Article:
I do think AT is living in a dinosaur era when it comes to marketing - we get too precious about not giving the wrong message to people, that there is no message getting out at all! Sometimes I think we are writing our marketing messages for each other, not the public. It has to be 'so right' and not 'misrepresent' the work.

In Japan I have decided to drop the name "Alexander Technique" and begin marketing it under a new name, currently applying for a trade mark. This is easy to do because this is a foreign culture, nobody ever heard of AT anyway, so why translate a rather difficult name for marketing purposes? Why not just invent a new name that resonates with consumers? Of course we are NOT inventing a new technique. As people get past the trumpets, the dear old AT will still be there in it's pure form. It's great work, but people need a handle on it BEFORE they come.

The cringe factor has set us all back I think - oh, you can't say it's about posture (for example). Well why not? That's what people first understand, that's how they think. In my teaching practise I begin where people's thinking is, not expect them to be already thinking as I want them to be BEFORE they even had a lesson!

People want "to do" something. OK - let's give them a "to do" something in the marketing. And of course you are clever - you never actually lie about what you are doing. You just use a language that makes more sense to people.

So when they come, IF THEY COME, that's the time to begin the lesson. I admit this approach will fail with many - when they get there and find out there is no "to do" in the way they understand it, they will leave disappointed. "Where are the exercises?" But there are also who come with that idea, become surprised to discover it is nothing of the kind, and eventually have their lives deeply enriched by coming into contact with the work.

2nd Post
One distinction that is important when you are talking about the market, is to know WHICH market.

I think most AT teachers market themselves towards what I would call "non-consumer" market. This includes musicians, educators, other therapists, professionals in their own field - generally the kind of people who want a lot of detailed information, who don't mind complicated explanations, who want to read a book or two before coming. This is a very tough market, but the one in which Alexander himself succeeded very well. And, as we seem to do with most things, we still copy FM and try to continue to marketing ourselves towards this group.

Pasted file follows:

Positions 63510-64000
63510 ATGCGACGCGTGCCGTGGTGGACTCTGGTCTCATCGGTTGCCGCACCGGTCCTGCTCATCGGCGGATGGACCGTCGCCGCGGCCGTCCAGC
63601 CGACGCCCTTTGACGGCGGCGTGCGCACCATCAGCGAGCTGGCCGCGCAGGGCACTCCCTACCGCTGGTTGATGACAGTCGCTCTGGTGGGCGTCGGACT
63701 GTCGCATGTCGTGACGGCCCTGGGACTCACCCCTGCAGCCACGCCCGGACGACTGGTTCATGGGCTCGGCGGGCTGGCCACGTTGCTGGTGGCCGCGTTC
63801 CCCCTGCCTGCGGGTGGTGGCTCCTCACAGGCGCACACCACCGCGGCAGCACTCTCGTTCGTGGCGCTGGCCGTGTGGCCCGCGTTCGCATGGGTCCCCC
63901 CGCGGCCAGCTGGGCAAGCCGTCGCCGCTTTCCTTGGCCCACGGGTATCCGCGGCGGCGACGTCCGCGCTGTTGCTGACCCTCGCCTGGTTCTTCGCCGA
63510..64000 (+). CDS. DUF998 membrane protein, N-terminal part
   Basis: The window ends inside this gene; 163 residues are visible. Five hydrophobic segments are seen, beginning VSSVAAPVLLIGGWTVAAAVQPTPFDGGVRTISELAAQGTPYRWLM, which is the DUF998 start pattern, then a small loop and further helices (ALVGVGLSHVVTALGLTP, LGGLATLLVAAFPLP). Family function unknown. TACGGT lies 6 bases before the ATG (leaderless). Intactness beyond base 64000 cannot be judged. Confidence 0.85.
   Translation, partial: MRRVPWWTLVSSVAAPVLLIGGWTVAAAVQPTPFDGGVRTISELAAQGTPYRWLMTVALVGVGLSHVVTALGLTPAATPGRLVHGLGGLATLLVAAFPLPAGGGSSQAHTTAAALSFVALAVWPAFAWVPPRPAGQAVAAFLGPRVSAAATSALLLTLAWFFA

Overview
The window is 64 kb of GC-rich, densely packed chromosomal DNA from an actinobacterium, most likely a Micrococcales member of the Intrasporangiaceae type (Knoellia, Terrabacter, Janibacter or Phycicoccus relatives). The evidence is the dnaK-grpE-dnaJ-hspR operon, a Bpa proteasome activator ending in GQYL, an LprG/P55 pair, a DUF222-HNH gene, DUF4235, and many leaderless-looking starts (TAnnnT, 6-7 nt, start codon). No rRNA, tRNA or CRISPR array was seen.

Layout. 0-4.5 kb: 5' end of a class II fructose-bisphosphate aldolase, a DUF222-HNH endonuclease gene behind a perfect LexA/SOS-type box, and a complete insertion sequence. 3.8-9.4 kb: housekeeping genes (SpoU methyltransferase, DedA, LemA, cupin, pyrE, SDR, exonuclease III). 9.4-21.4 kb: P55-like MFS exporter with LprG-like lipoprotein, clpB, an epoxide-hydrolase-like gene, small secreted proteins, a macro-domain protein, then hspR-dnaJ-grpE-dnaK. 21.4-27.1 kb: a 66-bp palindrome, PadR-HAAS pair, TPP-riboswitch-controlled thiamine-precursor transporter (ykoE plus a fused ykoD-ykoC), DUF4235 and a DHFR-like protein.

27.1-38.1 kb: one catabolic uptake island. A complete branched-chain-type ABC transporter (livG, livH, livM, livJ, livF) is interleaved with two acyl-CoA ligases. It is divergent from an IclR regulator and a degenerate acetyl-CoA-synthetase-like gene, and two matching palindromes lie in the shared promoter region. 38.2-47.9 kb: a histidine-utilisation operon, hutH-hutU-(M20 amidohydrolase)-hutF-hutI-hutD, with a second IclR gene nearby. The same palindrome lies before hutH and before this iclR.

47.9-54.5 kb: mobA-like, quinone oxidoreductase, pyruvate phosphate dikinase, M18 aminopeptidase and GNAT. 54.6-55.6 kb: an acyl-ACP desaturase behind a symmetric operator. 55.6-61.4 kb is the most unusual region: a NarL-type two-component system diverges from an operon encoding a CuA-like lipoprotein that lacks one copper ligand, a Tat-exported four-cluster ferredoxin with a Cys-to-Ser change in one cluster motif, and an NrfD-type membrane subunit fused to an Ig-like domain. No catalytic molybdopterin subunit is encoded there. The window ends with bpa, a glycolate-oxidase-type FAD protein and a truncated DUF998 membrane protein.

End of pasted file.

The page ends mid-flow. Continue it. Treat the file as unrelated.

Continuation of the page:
Alexander, from the anecdotal evidence, rarely seem to come into contact with the ordinary, everyday consumer. They couldn't afford his lessons for a start, let alone understand all the talk of non-doing, learning nothing and you-already-have-it but-lost-it talk. I have been a past-time offender when it comes to this.

But this group - the consumer group - that the likes of yoga, pilates etc. have been so successful at cultivating, is where AT has failed so dismally. I wonder how Alexander's vision of the resurrection of humanity can be achieved by basically ignoring the largest group of people around?

Even within the consumer market, there are groups - and the language, approach, message will differ depending on which group you are communicating towards. In Japan, we have decided to specifically aim our marketing efforts towards single, working woman between the ages of 25~40. They are affluent, have some interest in "improving" themselves, and have time to pursue their interests. They have money to spend on a massage, a nail manicure, a film and dinner, a reflexology session and, hopefully, a coaching session in "TBA" at the "TBA" studio. They are hotly contested, so unless you utilize professionals to show you the techniques and principles that have been developed over many years to reach these people, you haven't got a hope.

My analysis is that the people who want to train to be teachers very rarely have the skill set to also set up a business and market themselves. These skills are themselves another career! So my idea is to build a company in Japan that employs AT teachers, and pay people who have marketing skills to do what they are good at, so the AT teachers can do what THEY are good at. This is why other groups have succeeded where we have not - they have banded together to make a business which then has the economic muscle to contest within the market place. AT is such an individualist culture, that this has tended not to happen. Actually - can anyone name me a Alexander teaching based corporation?

I want to create a culture in Japan that becoming an AT teacher is a viable career. I think there are many people in the West who might want to become AT teachers, but if they have a young family and financial responsibilites, the model they are presented is not very promising. AT teachers seem to fare as well as actors these days. Who can seriously entertain an idea of becoming an AT teacher and managing to raise a family at the same time?

Until we change the culture of AT, and demonstrate that it is a viable career (as well as a calling - it is OK for it to be BOTH, right?), our training schools will continue diminishing as anecdotal evidence seems to suggest is happening.